Ilana Masad

Nadia Owusu has lived many lives.

She's been the privileged child of a UN agency employee, ferried to school and back by chauffeurs while civil wars brewed outside walled compounds guarded by young men, where women called house girls cleaned and cooked for expats.

She's been a world traveler, experiencing life in Tanzania, England, Italy, Ethiopia, Uganda, and finally the United States, all before she turned 20.

She's witnessed and experienced the aftershocks of colonialism in several nations.

Anyone who has ever heard me talk about being a book critic (whether by choice or as an innocent, no-doubt-extremely-bored bystander) knows that I am passionate about this work and take it extremely seriously. It's rare that I begin reviews so self-consciously, but since The Loneliness of the Long-Distance Cartoonist by Adrian Tomine spends some time on the relationship between artist and critic and audience, I can't help but be especially aware of Tomine potentially reading these words.

It is written in the oldest legends that all are born in prison. This prison is all they know. Literature describes life in it. Religion hints at redemption from it. Having lived here all their lives, humans have ceased to see it as a prison.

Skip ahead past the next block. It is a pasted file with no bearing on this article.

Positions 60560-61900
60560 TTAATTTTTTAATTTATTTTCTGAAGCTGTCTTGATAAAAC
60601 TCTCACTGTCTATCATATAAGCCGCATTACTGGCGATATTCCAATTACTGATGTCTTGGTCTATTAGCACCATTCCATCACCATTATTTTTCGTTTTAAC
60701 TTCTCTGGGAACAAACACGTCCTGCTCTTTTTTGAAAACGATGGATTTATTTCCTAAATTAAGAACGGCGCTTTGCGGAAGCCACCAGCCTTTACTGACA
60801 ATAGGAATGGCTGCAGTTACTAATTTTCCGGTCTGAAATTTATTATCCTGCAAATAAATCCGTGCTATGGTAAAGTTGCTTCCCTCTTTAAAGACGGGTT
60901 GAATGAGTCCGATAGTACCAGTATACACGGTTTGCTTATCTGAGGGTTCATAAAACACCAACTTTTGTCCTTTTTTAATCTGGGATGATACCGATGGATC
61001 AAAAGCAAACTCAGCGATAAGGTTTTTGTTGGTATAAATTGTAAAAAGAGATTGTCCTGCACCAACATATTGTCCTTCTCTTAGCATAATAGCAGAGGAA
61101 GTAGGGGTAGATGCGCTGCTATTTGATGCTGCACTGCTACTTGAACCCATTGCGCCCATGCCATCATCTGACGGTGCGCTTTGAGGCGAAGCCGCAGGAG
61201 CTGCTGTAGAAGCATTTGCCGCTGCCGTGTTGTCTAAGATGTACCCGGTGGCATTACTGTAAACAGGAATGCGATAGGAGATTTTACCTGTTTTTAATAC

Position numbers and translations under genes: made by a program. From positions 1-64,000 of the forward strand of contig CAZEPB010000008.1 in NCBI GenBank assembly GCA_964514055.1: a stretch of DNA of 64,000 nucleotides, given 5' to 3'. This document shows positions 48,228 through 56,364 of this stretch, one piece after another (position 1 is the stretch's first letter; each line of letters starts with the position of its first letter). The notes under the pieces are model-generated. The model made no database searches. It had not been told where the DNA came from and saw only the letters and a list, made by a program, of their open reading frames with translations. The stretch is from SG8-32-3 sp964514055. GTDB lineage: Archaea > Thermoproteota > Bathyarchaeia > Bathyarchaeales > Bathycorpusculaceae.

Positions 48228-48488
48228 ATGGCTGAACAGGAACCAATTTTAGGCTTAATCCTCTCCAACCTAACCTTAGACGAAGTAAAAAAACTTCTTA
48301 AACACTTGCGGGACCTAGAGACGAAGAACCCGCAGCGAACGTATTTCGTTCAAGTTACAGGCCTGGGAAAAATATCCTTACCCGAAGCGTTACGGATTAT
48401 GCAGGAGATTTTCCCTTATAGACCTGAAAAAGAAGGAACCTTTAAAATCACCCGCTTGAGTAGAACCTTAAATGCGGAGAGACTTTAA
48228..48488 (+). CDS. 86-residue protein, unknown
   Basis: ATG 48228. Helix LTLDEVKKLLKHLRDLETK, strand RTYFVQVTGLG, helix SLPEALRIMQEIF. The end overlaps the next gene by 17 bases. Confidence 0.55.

More than 1 in 5 people living in the U.S. has a disability, making it the largest minority group in the country.

A few months ago, I watched a chilling film, My Friend Dahmer, based on a graphic memoir written by a high school friend(ish) of infamous serial killer Jeffrey Dahmer.

While IMDB's logline for the film reads, "A young Jeffrey Dahmer struggles to belong in high school," I saw it more as an attempt to contextualize Dahmer. It showed his chaotic family life, the masculinity he was expected to perform yet couldn't, his social ineptness, and the disturbing ways his instincts were and weren't validated.

I have a theory. We, consumers of media in a capitalist, money-obsessed country, love a good fraudster. There's some compelling evidence, too.

When the kerfuffle over the impending release of Harper Lee's Go Set A Watchman was cluttering up my news feeds in 2015, I confess that I didn't pay much attention.